Sequence of apple genome reveals unexpected results

30 August 2010

Analysis of the complete DNA sequence of apple suggests that a major step in evolution of the fruit was caused by a catastrophic environmental event, possibly the same one that killed the dinosaurs.

An international consortium, including scientists at Plant & Food Research, has sequenced the more than 600 million base pairs of DNA which make up the apple genome. This sequence will open the way to understanding characteristics of importance to consumers, such as crispness, juiciness and flavour, or to producers, such as harvest time.

The sequencing has revealed that large lengths of apple chromosomes are copied in other chromosomes. This duplication would explain why the apple, and closely related pear, genomes have 17 chromosomes, while all other plants in the Rosaceae family (including peach, raspberry and strawberry) have between 7 and 9 chromosomes. Many of the genes in these duplicated areas are related to fruit development and this larger number compared with other fruit may have enabled the distinctive features seen in apple.

Evolutionary analysis tracked this whole genome duplication (WGD) event to around 60 million years ago. It is thought to be a genetic survival response to an event that caused mass extinctions of other species, including the dinosaurs. Other well adapted plant species, such as poplar, have been shown to have undergone a similar evolutionary response at the same time.

The research is published in the prestigious journal Nature Genetics.

Apple is the fourth most economically important fruit crop worldwide, accounting for $395 million of New Zealand’s export income. The sequencing of the genome will assist scientists in identifying the genetic controls of characteristics that consumers desire in new varieties of apples, such as texture, taste and colour. Genetic markers developed from these key genes will be used to screen thousands of apple seedlings in conventional breeding programmes to pre-select those with the right combination of traits for commercial success.

“Understanding how important characteristics in plants are controlled is vital in reducing the time to breed successful commercial cultivars,” says Dr Roger Hellens, Science Group Leader (Genomics) at Plant & Food Research. “Now we have the sequence of the apple genome, we will be able to identify the genes which control the characters that our sensory scientists have identified as most desired by consumers – crispness, juiciness and flavour.”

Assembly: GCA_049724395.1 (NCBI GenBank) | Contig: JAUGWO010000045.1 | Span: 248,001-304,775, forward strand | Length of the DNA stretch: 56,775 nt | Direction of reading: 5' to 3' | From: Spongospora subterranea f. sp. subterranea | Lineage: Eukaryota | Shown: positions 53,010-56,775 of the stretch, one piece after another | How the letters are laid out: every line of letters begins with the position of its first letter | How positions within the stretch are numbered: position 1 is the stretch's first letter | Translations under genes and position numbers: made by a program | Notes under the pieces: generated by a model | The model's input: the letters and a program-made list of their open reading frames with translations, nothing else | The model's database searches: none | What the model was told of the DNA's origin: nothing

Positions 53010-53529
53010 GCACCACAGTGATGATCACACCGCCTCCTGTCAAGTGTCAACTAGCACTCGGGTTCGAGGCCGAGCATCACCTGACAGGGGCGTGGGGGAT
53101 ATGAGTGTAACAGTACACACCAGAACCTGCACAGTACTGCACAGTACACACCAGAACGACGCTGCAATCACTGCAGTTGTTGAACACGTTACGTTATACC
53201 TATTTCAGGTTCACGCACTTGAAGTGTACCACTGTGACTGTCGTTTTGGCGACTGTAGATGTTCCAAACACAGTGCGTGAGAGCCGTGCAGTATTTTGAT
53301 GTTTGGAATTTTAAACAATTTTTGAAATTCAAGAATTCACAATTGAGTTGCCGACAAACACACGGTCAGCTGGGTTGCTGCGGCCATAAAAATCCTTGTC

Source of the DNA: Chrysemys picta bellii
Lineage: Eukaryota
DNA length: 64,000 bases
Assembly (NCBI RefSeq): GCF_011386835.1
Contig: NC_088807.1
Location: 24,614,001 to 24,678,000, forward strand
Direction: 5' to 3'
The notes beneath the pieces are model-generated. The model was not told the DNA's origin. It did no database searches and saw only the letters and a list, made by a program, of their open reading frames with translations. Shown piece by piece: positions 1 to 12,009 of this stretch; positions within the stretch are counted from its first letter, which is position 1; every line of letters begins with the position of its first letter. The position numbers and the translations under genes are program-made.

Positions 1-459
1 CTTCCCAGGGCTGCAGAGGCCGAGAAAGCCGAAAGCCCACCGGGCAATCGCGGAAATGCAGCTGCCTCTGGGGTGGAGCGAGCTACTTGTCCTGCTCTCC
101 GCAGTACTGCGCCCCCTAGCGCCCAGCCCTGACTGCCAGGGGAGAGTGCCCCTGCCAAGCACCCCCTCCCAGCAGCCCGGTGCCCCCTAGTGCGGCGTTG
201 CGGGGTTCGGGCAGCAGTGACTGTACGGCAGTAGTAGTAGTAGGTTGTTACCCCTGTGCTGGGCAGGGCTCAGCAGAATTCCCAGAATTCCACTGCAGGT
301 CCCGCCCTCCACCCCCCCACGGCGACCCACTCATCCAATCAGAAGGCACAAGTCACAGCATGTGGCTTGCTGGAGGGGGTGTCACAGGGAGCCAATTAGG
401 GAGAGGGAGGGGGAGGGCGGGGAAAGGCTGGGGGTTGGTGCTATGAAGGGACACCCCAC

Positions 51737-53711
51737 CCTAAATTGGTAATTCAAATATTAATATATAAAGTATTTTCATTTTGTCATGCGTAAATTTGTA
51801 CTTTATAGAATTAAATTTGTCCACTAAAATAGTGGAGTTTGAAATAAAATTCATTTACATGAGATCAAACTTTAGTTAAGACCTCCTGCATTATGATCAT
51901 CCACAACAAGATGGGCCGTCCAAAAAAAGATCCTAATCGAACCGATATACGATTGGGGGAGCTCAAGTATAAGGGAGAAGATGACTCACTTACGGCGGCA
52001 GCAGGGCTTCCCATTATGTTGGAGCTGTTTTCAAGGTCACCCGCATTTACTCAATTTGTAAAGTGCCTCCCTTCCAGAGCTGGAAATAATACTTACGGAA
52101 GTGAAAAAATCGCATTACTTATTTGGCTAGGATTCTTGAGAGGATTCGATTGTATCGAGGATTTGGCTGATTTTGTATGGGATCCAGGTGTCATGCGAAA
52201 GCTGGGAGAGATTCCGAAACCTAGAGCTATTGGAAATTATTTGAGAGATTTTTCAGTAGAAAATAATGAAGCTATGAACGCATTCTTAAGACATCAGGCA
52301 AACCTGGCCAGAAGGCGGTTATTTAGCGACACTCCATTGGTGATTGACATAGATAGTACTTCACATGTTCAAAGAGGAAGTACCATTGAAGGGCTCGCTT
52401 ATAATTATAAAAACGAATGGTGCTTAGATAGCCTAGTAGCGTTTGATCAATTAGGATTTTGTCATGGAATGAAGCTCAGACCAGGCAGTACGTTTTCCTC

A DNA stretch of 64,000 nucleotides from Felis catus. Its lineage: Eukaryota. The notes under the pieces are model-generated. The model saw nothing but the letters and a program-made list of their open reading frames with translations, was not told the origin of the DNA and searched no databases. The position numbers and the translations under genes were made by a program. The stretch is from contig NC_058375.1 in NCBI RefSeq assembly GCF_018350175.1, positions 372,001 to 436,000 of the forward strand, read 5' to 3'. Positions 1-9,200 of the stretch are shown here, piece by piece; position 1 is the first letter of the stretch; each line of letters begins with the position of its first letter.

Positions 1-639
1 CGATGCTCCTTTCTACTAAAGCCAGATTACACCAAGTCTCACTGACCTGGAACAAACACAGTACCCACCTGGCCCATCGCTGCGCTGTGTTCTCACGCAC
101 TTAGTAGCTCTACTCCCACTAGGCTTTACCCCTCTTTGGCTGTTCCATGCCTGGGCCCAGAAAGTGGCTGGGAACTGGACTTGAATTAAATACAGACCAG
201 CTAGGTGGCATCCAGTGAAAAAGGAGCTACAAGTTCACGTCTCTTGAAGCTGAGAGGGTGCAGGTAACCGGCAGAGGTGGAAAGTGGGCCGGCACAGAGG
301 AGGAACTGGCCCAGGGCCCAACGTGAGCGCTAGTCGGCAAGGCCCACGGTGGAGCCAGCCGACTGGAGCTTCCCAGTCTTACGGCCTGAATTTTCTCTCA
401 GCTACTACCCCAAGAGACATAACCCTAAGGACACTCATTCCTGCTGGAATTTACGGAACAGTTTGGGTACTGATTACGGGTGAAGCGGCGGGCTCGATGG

Plant & Food Research scientist, Dr Sue Gardiner, said analysing the apple genome sequence produced some unexpected results.

“It seems that at some point, around 50 to 65 million years ago, the apple ancestor separated from its Rosaceae cousins on the evolutionary pathway. By duplicating almost all of its genome, apples now have very different fruit characteristics to related plants, such as peaches, raspberries, and strawberries. The timeframe for this evolutionary change coincides with similar events in other plants and mass extinctions of some species, including the dinosaurs. This suggests that a major environmental event forced certain species, including apple, to evolve for survival.”

The apple genome project included scientists from 13 institutions in five countries – Italy, the USA, Belgium, France and New Zealand. The lead organisation, Instituto Agrario di San Michele all’Adige (IASMA), was funded by the provincial council of Trentino, Italy, with additional support from other organisations and funding bodies. Plant & Food Research, the New Zealand collaborator, provided access to a breeding population of 600 apple trees, used to help order sections of DNA sequence on the 17 chromosomes.  The whole genome sequence, together with a detailed genetic map constructed from the Plant & Food population, will be used to advance the Plant & Food Research apple breeding programme, which has previously developed the commercially successful JAZZ™ brand cultivar.

Contact:
Emma Timewell
Communications Manager, Corporate Communications,
Plant & Food Research Mt Albert,
120 Mt Albert Road, Sandringham
Auckland, 1025, New Zealand
EMail: media@plantandfood.co.nz
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